PROBLEM LINK:
Contest - Division 3
Contest - Division 2
Contest - Division 1
DIFFICULTY:
SIMPLE
PROBLEM:
Given an array A of N integers. Determine the minimum number of operations to make every element of A divisible by 3.
In each operation, you must select two distinct indices i,j and increase/decrease A_i/A_j by 1, respectively.
EXPLANATION:
Claim: It is impossible to make all elements of A divisible by 3 if the sum of elements of A is not divisible by 3.
Proof
Making every element divisible by 3 would imply that the sum of all elements in the final array is divisible by 3.
It is clear that the sum of elements of A is unchanged when performing an operation. Thus, if the sum of elements is not divisible by 3, no sequence of operations will generate the required solution.
When the sum is divisible by 3, I claim that it is always possible to make every element divisible by 3. The rest of the solution is constructive.
Let X represent all elements A_i where A_i\equiv 1\pmod 3. Similarly, let $Y$represent all elements A_i where A_i\equiv 2\pmod 3. Our goal is then to make all elements in X and Y divisible by 3.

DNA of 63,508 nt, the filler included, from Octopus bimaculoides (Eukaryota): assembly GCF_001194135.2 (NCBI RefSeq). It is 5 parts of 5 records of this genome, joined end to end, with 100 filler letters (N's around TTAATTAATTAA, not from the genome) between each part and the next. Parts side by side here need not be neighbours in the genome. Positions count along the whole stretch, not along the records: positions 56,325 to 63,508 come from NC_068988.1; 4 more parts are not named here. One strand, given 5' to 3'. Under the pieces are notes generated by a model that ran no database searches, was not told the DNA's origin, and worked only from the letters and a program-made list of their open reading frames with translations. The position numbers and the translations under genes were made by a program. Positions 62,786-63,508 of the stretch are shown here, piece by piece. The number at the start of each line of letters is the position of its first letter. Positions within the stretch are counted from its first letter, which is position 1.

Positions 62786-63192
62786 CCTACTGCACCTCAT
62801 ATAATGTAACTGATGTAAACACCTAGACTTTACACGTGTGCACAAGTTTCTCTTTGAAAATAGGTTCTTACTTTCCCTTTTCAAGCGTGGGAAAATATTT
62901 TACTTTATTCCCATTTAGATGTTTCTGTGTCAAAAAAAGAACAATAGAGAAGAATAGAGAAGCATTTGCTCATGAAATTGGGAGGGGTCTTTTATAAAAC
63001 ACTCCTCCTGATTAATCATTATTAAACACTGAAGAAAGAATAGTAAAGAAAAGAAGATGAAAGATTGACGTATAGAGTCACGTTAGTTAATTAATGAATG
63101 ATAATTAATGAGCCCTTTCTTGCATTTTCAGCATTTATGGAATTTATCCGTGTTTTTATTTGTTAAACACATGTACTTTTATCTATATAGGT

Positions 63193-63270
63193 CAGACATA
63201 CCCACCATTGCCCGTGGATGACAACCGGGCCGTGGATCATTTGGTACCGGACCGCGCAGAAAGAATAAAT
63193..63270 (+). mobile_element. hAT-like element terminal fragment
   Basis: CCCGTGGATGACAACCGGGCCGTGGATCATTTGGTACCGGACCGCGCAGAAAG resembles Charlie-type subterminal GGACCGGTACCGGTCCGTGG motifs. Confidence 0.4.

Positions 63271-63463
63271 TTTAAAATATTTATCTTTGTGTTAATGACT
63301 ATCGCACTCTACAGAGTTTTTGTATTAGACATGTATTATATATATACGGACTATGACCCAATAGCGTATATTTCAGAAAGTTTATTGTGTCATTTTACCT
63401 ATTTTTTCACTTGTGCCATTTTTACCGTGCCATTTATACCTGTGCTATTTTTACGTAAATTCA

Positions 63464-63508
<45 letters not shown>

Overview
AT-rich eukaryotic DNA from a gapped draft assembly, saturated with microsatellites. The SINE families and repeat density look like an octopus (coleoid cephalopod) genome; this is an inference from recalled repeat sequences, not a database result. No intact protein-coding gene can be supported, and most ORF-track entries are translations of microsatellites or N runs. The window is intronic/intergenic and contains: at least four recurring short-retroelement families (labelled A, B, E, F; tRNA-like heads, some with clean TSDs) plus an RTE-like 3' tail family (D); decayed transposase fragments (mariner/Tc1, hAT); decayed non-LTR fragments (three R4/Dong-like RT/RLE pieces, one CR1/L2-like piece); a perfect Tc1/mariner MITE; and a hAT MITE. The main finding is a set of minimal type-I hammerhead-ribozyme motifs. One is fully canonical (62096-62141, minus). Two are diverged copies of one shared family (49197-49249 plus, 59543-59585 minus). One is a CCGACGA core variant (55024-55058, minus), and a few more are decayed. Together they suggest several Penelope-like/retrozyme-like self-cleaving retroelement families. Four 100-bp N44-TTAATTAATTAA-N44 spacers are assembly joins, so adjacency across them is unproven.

Step 1: While both X and Y are not empty, select one element from each set and decrement/increment it, respectively. It is clear that both the selected elements become divisible by 3 after this move.
If after this step, one set is still non-empty, proceed to step 2. It is guaranteed that the number of elements in the non-empty set is divisible by 3 (why?).
Without loss of generality, let us consider set X as the non-empty set (a similar technique can be used when set Y is non-empty).
Step 2: While X is non-empty, select three elements from it - call them a,b and c. Increment a and decrement b by 1. Then, increment a and decrement c by 1. It is easy to see that the operations make the three elements divisible by 3.
At the end of the two steps, all elements of A will be divisible by 3.
To summarise, let x and y represent the number of elements in A that leave a remainder of 1 and 2 when divided by 3, respectively. Then, the number of operations done is equal to:
- \min(x,y) in Step 1, and
- 2*(\frac{x-\min(x,y)}{3}+\frac{y-\min(x,y)}{3}) in Step 2.
The final answer is simply the sum of the two values!
TIME COMPLEXITY:
per test case.
SOLUTIONS:
Editorialistâ€™s solution can be found here
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